Feeds

StorageTek wants to fix your content with IntelliStore

Sunsets old CAS kit

  • alert
  • submit to reddit

Top three mobile application threats

StorageTek wants you to forget about Sun Microsystems for a minute and think about your CAS (content addressable storage) situation.

The company - being acquired by Sun for $4.1bn - rolled out a new CAS product called IntelliStore. The system combines disk and tape archiving and is meant to go up against EMC's much-publicized Centera kit and HP's RISS (reference information storage system). All of these boxes handle "fixed content" or data that won't be changed and is ready to be archived.

Customers want archiving products that are cheap enough, while still making searching for files easy. As the most vocal CAS proponent, EMC has argued that disk-based systems come the closest to striking this price/performance balance since quite sophisticated software can be layered on ever-cheaper disks. StorageTek, however, reckons the disk and tape combo is the better bet - no surprise from one of the largest tape companies.

"Today's disk-based archive systems force companies to accept a high degree of compromise in their environments," said Brenda Zawatski, a VP at StorageTek. "Legacy disk-only solutions pose scalability, performance and cost constraints, while failing to mitigate business risk. IntelliStore, as the world's first intelligent enterprise archive solution, provides an alternative to this great compromise."

Ah, but here's the rub.

While gaga over its own disk/tape marriage, StorageTek won't actually be providing support for its StreamLine SL8500 and SL500 tape libraries as the IntelliStore line rolls out the door this month. The libraries will, however, be supported within the next two or three months. It's a coding thing, we're told.

In the meantime, Intellistore arrives in two basic shapes. The first is the IntelliStore management software that handles all the archiving functions. The second bit is the software's home - a new line of disk-based hardware known as the FlexLine 600 Series. StorageTek last year began talking up these Linux appliances, and now they have finally arrived.

A 3TB starter version of the FLC600 array will start around $45,000. Slap the IntelliStore software on it and scale up to 4TB, and you're looking at $75,000 to get your CAS on. Each additional terabyte will cost $9,000.

So, in the end, IntelliStore is less romantic than StorageTek would have you believe. The company has set up an enter web site for what is really just some new software and a SATA appliance.

This new combination replaces a previous system StorageTek OEMed from Permabit.

In the bigger picture, this new box does, however, bode well for the company and help explain some of Sun's interest. StorageTek makes a good living off tape, and the archiving business remains strong. But, like any company, StorageTek needs to embrace the future as well and improve its disk systems. Executives promised this week that the IntelliStore line will live on should the Sun acquisition go through as planned.

For the curious out there, Sun's President Jonathan Schwartz has penned one of his better blog entries on the StorageTek deal. In it, he makes the admission that StorageTek certainly wasn't the sexiest purchase Sun could make. At the same time, he does a nice job of countering many analysts' criticism of the deal as a poor, long-term buy. ®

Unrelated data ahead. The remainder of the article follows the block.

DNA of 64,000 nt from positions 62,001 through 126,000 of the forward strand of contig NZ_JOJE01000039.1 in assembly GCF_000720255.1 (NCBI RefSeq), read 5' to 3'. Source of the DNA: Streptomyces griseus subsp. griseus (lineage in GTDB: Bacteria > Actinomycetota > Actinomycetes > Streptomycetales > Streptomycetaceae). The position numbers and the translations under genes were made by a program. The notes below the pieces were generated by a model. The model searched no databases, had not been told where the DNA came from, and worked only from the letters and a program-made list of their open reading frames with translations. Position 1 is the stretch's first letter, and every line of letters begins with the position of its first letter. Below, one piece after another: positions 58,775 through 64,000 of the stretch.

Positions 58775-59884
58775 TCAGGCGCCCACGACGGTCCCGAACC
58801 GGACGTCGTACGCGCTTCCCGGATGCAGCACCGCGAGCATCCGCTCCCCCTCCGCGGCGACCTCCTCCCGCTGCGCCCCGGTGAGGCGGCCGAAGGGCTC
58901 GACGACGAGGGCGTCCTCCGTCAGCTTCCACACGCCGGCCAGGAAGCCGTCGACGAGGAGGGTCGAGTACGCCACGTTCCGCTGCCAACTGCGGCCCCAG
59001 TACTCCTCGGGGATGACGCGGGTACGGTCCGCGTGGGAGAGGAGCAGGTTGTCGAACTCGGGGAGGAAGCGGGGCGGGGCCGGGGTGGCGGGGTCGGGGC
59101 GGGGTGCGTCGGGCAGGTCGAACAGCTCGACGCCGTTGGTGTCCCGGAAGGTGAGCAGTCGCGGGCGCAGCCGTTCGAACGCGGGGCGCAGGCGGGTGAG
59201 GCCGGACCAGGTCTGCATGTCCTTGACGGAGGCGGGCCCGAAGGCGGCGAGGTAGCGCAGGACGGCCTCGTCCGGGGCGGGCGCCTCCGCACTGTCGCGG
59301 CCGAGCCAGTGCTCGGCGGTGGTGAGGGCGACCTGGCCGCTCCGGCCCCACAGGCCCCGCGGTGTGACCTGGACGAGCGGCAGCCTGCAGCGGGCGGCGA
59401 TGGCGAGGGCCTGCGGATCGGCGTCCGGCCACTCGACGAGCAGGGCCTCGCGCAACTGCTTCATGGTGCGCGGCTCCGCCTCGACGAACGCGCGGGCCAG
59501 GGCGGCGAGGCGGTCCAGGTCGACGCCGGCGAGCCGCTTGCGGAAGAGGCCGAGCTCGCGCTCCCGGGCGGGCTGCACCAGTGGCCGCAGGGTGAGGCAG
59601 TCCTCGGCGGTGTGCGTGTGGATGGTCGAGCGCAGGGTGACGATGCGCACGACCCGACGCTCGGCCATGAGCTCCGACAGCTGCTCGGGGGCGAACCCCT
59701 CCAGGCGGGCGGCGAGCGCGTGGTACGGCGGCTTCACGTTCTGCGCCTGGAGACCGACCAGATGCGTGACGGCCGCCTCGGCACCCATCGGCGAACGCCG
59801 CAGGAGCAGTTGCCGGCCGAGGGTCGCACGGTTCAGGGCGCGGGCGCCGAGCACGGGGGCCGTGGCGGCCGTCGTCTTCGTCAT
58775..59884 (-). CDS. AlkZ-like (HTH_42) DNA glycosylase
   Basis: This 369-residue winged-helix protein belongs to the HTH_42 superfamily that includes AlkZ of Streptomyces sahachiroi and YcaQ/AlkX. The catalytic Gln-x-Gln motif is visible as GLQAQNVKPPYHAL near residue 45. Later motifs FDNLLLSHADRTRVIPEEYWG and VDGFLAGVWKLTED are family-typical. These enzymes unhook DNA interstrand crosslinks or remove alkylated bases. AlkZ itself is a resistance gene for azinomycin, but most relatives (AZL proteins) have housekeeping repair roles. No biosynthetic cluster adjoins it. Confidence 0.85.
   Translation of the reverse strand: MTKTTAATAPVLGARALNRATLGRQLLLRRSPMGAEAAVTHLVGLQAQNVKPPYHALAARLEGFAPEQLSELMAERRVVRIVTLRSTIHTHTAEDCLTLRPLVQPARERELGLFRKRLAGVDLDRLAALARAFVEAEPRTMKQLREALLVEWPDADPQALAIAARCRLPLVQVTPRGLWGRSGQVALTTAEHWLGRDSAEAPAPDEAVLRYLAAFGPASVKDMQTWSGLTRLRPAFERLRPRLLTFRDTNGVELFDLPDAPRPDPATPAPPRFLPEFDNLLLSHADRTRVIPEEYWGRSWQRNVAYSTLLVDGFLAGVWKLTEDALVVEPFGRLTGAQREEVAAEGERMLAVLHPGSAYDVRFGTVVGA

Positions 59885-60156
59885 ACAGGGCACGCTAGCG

Related stories

Vendors enjoy storage swell again in Q1
Sun critics hear the sound of two garbage trucks colliding
Sun sheds $4.1bn for StorageTek
NetApp opens fire on EMC
StorageTek turns nifty Q3 profit
StorageTek seizes Storability

High performance access to file storage

More from The Register

next story
This time it's 'Personal': new Office 365 sub covers just two devices
Redmond also brings Office into Google's back yard
Kingston DataTraveler MicroDuo: Turn your phone into a 72GB beast
USB-usiness in the front, micro-USB party in the back
Dropbox defends fantastically badly timed Condoleezza Rice appointment
'Nothing is going to change with Dr. Rice's appointment,' file sharer promises
Inside the Hekaton: SQL Server 2014's database engine deconstructed
Nadella's database sqares the circle of cheap memory vs speed
BOFH: Oh DO tell us what you think. *CLICK*
$%%&amp Oh dear, we've been cut *CLICK* Well hello *CLICK* You're breaking up...
Just what could be inside Dropbox's new 'Home For Life'?
Biz apps, messaging, photos, email, more storage – sorry, did you think there would be cake?
IT bods: How long does it take YOU to train up on new tech?
I'll leave my arrays to do the hard work, if you don't mind
Amazon reveals its Google-killing 'R3' server instances
A mega-memory instance that never forgets
prev story

Whitepapers

Top three mobile application threats
Learn about three of the top mobile application security threats facing businesses today and recommendations on how to mitigate the risk.
Combat fraud and increase customer satisfaction
Based on their experience using HP ArcSight Enterprise Security Manager for IT security operations, Finansbank moved to HP ArcSight ESM for fraud management.
The benefits of software based PBX
Why you should break free from your proprietary PBX and how to leverage your existing server hardware.
Five 3D headsets to be won!
We were so impressed by the Durovis Dive headset we’ve asked the company to give some away to Reg readers.
SANS - Survey on application security programs
In this whitepaper learn about the state of application security programs and practices of 488 surveyed respondents, and discover how mature and effective these programs are.